Neuroendocrine, goblet cell and mixed adeno-neuroendocrine tumours of the appendix: updates, clinical applications and the future
Clift AK., Frilling A.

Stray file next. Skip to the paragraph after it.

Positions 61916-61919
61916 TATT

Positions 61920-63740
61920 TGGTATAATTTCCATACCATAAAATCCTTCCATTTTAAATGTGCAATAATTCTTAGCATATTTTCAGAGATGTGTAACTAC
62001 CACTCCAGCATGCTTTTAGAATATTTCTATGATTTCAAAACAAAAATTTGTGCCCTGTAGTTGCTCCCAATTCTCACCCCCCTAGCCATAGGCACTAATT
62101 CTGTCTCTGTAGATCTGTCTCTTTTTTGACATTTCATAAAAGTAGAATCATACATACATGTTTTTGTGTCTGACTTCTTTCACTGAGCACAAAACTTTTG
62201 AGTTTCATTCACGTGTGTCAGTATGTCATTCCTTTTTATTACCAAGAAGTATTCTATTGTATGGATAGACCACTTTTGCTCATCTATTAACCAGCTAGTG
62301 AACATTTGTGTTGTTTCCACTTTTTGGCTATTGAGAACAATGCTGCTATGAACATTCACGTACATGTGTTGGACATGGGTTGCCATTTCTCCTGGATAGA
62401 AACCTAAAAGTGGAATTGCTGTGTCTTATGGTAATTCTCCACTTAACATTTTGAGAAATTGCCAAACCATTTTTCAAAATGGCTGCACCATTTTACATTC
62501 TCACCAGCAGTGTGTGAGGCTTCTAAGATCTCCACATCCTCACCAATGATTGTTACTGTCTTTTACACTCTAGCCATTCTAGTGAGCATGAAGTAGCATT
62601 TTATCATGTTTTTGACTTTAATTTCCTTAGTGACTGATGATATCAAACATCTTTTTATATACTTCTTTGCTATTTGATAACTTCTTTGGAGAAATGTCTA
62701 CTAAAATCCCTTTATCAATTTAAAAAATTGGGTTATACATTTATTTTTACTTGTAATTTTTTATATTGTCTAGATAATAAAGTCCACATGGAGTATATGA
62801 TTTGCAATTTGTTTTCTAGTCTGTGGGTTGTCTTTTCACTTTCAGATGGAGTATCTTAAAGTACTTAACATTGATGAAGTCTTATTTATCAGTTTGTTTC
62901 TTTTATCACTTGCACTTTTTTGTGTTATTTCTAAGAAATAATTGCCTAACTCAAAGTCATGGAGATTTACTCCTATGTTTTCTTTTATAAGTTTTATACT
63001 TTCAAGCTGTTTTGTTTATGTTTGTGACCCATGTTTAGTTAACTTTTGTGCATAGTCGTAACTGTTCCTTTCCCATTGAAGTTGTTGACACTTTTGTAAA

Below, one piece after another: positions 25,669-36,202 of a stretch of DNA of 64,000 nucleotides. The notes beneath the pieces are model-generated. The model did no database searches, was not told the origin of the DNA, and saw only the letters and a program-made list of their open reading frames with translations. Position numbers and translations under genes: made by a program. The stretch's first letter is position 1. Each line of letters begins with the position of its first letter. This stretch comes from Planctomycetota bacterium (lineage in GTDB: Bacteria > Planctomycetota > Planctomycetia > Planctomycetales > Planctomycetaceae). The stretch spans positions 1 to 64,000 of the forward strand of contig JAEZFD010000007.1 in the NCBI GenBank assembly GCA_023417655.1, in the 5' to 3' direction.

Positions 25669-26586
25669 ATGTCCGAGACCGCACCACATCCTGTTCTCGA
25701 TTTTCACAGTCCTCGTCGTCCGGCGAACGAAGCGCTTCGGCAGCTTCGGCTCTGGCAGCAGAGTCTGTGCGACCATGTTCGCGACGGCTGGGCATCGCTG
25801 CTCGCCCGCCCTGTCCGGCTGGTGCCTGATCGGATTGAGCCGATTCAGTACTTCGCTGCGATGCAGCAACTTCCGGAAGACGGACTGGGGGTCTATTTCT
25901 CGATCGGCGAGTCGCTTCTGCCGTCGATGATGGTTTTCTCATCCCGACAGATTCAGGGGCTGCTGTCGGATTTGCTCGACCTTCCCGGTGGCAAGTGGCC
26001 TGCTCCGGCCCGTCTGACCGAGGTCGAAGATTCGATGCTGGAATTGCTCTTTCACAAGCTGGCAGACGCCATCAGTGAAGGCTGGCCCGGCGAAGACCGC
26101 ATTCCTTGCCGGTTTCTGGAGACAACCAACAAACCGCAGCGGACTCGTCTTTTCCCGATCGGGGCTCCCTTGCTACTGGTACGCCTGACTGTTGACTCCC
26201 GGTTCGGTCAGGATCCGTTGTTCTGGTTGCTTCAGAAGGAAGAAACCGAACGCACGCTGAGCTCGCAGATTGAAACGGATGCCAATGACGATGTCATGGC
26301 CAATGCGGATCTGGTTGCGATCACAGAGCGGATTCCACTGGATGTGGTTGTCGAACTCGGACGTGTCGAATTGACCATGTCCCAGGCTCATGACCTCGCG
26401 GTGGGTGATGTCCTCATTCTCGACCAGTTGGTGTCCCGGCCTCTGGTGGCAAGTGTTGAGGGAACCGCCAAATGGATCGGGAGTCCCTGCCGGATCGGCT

Introduction: Appendiceal neuroendocrine neoplasms are rare, clinically challenging tumours that are typically incidentally diagnosed, have a poorly understood biology and have controversy surrounding their management. Most are adequately treated with appendectomy, and although distant metastases are rare, the threat of disease dissemination remains and current guidelines possess poor accuracy in terms of selecting patients requiring more extensive surgery, i.e. oncological right-hemicolectomy. Areas covered: In this article, we discuss the presentation and diagnostic work-up of patients with appendiceal neuroendocrine neoplasms, and also examine the evidence base for existing management strategies. We highlight controversies within the management of these tumours, and anticipate avenues for further progress. Although no longer classified as neuroendocrine neoplasms, we also discuss two related forms of tumours with neuroendocrine features–goblet cell cancers and mixed adeno-neuroendocrine carcinomas. Expert commentary: Existing guidelines for the treatment of appendiceal neuroendocrine neoplasms are derived from a limited evidence base and are unable to accurately predict which patients require extensive attempts at surgical disease control. Future advances in the field of improved patient selection for more extensive surgery may be possible with multi-factorial tumour assessment integrating morphological and molecular analyses.